The second place I write is at my cottage in Stanford, which is a village near Hermanus. I take a week off from my family and sit and write on the stoep. I like this time away a lot as I don’t have to cook or bath or get out of my pajamas. I eat old Christmas cake and peanut butter and fish sandwiches. When I want to see people I go and buy Ghost Pops and Coke at the cafe and talk to the people walking their dogs.
What advice would you give to aspiring authors?
I have a few rules. I love rules. It makes me feel that my life has some order. The first rule is: read, read, read and read some more. You can’t write if you don’t read. The second rule is: keep a diary. It should be about things that make you laugh or cry; people you meet, the things they say, things that interest you what you experience every day. It will give you material for your books. I kept a diary for many years when I was young and when I was pregnant with my first child I trashed them all because I thought I was going to die in childbirth and I didn’t want anyone to read them. I regret destroying my diaries a lot. The third rule is: write every day – in your diary, on Facebook or on a blog. It will help you develop your voice. The fourth rule is: don’t listen to what people say you should be writing. Write what you want to write about. They are your stories and you shouldn’t try and write someone elses story. The last rule is: respect your readers. Don’t try and lie to them or cheat them or give them rubbish.
Which authors do you admire?
I go through stages of having huge crushes on authors and I devour them until someone else catches my eye, but I always go back to Jane Austen and she never disappoints. I love her irony and her sense of empathy. And her long sentences. I wish I could write long, complicated, grammatically perfect sentences. But apart from Jane Austen, there is one author who I esteem above all others for writing the best book ever written: Harper Lee. Whenever I see To Kill a Mocking Bird in charity shops, I buy it. I have about thirty copies and I’m going to keep on buying it. She inspires me to keep on writing until I get it right.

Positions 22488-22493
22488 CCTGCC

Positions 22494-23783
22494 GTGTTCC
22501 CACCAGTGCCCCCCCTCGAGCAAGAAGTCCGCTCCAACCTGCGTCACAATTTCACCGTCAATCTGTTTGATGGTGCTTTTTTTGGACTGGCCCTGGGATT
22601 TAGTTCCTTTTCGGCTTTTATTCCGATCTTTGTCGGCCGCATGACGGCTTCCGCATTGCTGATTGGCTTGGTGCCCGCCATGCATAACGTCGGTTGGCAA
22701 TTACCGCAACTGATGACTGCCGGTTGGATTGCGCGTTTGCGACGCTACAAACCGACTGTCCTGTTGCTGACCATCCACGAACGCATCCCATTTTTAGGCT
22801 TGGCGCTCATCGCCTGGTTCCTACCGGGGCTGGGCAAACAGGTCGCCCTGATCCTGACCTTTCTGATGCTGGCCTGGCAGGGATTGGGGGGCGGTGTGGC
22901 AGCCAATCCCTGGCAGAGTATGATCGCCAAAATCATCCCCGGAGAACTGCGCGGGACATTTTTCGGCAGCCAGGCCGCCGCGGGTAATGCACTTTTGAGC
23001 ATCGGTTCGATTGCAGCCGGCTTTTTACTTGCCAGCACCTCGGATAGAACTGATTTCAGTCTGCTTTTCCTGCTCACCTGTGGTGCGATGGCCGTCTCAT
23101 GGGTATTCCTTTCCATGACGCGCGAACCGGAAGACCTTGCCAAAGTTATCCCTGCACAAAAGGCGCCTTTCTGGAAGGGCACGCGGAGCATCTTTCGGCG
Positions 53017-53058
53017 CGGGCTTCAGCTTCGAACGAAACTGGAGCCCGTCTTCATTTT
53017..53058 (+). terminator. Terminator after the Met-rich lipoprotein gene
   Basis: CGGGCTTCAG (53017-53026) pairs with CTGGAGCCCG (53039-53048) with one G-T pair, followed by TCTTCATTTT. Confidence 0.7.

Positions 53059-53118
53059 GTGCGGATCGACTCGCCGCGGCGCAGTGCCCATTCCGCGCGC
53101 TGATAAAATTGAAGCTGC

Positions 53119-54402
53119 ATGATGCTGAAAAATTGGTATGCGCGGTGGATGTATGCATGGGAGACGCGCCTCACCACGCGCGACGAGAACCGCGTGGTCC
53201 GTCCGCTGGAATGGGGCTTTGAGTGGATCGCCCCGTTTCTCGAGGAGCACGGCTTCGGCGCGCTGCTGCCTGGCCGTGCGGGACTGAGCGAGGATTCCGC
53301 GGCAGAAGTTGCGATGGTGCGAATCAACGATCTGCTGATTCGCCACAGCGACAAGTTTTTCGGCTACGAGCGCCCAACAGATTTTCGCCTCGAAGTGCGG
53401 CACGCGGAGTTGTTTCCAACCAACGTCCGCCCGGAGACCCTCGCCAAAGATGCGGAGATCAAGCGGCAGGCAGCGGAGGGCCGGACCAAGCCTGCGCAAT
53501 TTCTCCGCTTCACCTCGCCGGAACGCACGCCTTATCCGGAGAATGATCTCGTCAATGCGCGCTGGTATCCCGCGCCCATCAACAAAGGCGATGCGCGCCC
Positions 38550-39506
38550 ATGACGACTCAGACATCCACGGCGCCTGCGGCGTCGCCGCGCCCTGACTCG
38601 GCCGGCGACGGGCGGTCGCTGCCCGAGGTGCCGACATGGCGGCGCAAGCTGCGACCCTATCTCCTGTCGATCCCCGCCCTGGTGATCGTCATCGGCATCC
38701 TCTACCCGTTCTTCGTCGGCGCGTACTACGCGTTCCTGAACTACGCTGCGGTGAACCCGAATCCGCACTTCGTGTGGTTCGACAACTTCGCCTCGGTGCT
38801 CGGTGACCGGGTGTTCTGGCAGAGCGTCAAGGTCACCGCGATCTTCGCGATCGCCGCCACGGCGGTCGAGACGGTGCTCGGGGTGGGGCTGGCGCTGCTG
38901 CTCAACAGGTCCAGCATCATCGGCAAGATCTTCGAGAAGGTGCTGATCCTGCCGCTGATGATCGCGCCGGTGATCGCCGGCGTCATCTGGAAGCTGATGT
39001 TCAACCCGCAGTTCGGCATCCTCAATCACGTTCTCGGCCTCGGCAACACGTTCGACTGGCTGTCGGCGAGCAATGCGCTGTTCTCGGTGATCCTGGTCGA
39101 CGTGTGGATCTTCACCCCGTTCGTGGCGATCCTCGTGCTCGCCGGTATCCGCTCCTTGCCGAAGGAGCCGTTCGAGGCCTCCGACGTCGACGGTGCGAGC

What do you do when the muse deserts you and you get writer’s block?
I write the first draft of a book in the shortest time possible, and so I drive myself really hard and tend to neglect everything else and go a bit off my head. Because of this I try not to get writer’s block because then it would make the whole first-draft process longer and more agonizing for everybody. But when I do hit a block I go walking. Walking always sharpens the mind and makes you alert to all sorts of possibilities – like breaking your leg by falling down the holes left by the skollies who nick the water metre covers. I also wander around my garden a lot (and when my gardener Goodwill comes to work he knows there’s been a block because I’ve done all sorts of weird alterations to his beds). And then, when that doesn’t help, I read newspapers. I love newspapers. There are always a hundred possible books in every newspaper, and usually I’ll read something that removes the block and allows me to carry on writing.
Who or what is your muse and why?
I am constantly moved to write by the people I love most in the world – my family. My two daughters and son drive me mental most of the time but when they aren’t doing that I am constantly in awe as to how funny and clever and nice they are. And then the children’s father says many things that inspire me to write, things like: “Why don’t you write a book that earns some decent cash?” and “If you can’t write a book that sells do you think you could learn how to cook?” Stuff like that – really inspirational.